Humphrey Bogart reputedly occupied something of a lonely place among his Hollywood peers—although he had his good friends, Louise Brooks, in a 1967 essay, wrote of his ‘isolation among people’. In fact, she suggested that the part he played in Nicholas Ray’s In a Lonely Place was close to his own character—a selfish devotion to his creative work, coupled with drunkenness and volatility. Of course it’s impossible now to reconstruct his personality—although he lived until 1957, anyone who knew him as a peer is long dead, and his mythical stature inevitably distorts whatever image of him we might form today. Brooks talked about Humphrey the serious theatre actor that she knew, and Bogie the rebellious, hard-living film star, a deliberately cultivated simulacrum designed to reflect the parts he played.
During the Golden Age of Hollywood it was indeed considered essential that movie stars should cultivate a personal image related to their on-screen persona: no leading man could be in any way effeminate, intellectual, or ‘less’ than the two-fisted alpha that was the archetype of the cinematic hero. In fact, contracts often stipulated the kinds of situations in which it was permitted to show an actor, in order to protect their carefully cultivated public image—for instance, prohibiting them from losing a fist-fight. Of course not every leading man was butch—Cary Grant often played daft characters—but the leading role in In A Lonely Place was quite a departure. It’s hard to see it from a twenty-first century perspective, but there was a good deal of risk involved in a major star like Bogart portraying a character as nasty and unhinged as Dix Steele.
The later part of Bogart’s career is characterised by an interest in making good movies, however, rather than making money. This film was produced by his own company, Santana Productions, and paints a vivid, startlingly unfavourable portrait of Hollywood and its inhabitants. Although even the biggest stars were pretty much powerless in the face of the studio system, Bogart had enough clout to do his own thing, as long as he generated sufficient notoriety to keep his distributors happy—and audiences loved to see anything scandalous related to the film industry.
This is a nuanced and morally ambiguous film, especially by the standards of the time. Its atmosphere is unsettling, and although it’s usually regarded as a noir, its narrative is driven by character development rather than by a complicated plot—although there is a mystery at the centre of the story. Bogart’s character, an unproductive and troubled screenwriter, is suspected of a murder. Although it seems unlikely he committed it, his unconcern at the suggestion, and his unstable, violence-prone character serve to keep him in the frame. In the course of the investigation he comes to know his neighbour, played by Gloria Grahame, and the two form a relationship (in the amusingly mealy-mouthed manner required by the Hays Code in 1950).
Grahame’s character is basically a nice girl, who takes the irascible Steele on and nurtures him, but she is also someone who knows what she wants and is not ashamed of getting it. In this, her screen persona is not that different from Lauren Bacall’s (who was prevented by her studio contract from taking the part), and she plays her part with a similar kind of stylish insouciance. It’s now regarded as having been one of her finest roles, and she does indeed inhabit the role convincingly. Bogart plays Bogie playing a screenwriter, and of course it works. His capacity for veiled menace, the sense that what’s happening behind his eyes is unknowable and unpredictable, comes to the fore. Frighteningly volatile characters would become a staple in later crime movies, as performed by Joe Pesci in Goodfellas, or Robert Carlyle in Trainspotting, but such figures were not routinely celebrated when In A Lonely Place was made, and Bogart worked within a much less explicit set of norms. When he picks up a rock to smash in the head of a motorist he has just beaten unconscious after a minor accident it’s a genuinely shocking moment, abetted by the relatively casual way in which he does it.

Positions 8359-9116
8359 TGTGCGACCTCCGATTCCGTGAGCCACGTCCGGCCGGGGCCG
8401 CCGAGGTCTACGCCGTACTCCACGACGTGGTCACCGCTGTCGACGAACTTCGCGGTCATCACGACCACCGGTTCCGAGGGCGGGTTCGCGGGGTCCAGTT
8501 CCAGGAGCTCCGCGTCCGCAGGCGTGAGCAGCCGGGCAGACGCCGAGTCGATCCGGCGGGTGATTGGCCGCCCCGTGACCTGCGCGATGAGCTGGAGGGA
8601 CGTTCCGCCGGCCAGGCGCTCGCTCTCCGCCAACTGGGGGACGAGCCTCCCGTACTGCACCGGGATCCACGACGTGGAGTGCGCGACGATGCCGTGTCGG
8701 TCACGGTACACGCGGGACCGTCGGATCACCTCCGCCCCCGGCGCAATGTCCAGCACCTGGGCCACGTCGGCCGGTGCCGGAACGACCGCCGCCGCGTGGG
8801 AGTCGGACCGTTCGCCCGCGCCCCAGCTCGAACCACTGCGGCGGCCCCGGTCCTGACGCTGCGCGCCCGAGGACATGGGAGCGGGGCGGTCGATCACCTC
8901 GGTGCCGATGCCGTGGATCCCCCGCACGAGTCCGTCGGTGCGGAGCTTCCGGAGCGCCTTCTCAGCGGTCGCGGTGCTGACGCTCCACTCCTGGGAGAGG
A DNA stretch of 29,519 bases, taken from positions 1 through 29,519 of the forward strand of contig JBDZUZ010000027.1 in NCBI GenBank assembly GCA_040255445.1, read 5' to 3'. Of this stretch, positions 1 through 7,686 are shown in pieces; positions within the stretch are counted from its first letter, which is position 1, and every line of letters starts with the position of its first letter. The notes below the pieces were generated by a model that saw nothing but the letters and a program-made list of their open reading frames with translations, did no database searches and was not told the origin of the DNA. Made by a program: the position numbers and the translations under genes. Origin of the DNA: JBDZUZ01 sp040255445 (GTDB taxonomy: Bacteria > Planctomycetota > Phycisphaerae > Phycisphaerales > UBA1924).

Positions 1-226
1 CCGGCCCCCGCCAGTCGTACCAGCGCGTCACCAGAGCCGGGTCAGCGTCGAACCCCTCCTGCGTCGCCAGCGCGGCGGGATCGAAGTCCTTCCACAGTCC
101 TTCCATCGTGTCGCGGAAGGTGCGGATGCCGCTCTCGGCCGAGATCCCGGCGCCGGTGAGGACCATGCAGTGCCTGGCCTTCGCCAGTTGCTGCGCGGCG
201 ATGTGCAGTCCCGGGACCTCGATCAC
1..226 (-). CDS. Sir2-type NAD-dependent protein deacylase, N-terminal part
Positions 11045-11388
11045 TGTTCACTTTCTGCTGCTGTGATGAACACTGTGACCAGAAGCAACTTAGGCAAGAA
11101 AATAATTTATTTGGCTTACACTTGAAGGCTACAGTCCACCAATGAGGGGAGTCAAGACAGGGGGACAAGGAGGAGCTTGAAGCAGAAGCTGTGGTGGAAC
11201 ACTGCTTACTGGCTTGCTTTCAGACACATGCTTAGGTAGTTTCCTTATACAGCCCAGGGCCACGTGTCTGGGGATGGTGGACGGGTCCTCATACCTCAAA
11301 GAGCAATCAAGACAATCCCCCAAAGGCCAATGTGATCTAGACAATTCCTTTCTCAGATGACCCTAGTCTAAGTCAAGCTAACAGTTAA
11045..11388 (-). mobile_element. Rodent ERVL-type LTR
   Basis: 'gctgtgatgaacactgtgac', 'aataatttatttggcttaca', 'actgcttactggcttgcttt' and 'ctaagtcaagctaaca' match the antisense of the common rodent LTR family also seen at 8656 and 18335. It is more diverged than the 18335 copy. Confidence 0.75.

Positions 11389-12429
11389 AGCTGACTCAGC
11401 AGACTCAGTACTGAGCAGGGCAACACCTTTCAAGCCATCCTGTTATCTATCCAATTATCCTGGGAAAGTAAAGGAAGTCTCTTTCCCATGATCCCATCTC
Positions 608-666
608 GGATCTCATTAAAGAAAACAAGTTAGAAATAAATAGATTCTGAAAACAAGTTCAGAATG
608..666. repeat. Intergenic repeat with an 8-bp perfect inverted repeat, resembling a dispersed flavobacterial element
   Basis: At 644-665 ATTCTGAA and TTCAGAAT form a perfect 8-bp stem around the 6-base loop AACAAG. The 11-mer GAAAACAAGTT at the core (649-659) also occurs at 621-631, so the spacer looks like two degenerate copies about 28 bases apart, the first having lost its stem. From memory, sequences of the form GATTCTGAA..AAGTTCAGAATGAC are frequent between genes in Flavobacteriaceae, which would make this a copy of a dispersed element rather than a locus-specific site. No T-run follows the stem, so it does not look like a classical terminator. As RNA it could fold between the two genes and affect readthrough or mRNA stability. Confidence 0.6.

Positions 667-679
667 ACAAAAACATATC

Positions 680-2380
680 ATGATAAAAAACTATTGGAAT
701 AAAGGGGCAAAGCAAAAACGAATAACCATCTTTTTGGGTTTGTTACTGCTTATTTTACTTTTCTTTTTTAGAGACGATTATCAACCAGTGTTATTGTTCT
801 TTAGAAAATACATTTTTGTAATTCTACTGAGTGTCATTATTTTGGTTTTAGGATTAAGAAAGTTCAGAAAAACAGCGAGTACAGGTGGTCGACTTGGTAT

The ending of the film has been described as bleak, and it is certainly not the sort of ending that was common at the time. Steele is exonerated, but his behaviour has been so frightening that he and Grahame’s characters go their separate ways. To contemporary audiences, not trained on the random accidents and acts of violence that can conclude twenty-first century cinematic narratives, it must have felt unresolved. Nobody died, nobody lived happily ever after, nobody got the girl. In fact, an ending was filmed in which Bogart murdered Grahame and was arrested for it, but Nicholas Ray, to his credit, was unable to live with tying up the loose ends so neatly—and we should thank him for re-shooting the final scene, because it would have made for a far less interesting movie.
Despite their obvious star quality and on-screen charisma, Bogart and Grahame both play their characters here, and with a strong supporting cast the film is one of the most convincing dramas I’ve seen from the Golden Age. I guess it’s fair to say I was less emotionally engaged than by some of the more overtly stylish Bogart films I’ve seen, as I’m very engaged with the image and myth of the era, but even a well-made drama like this seems lacking in naturalism from a twenty-first century perspective. However, I did find it exciting, mysterious, stylish, and occasionally it was truly disturbing. Good art is always disturbing, in my opinion, and In A Lonely Place is good art.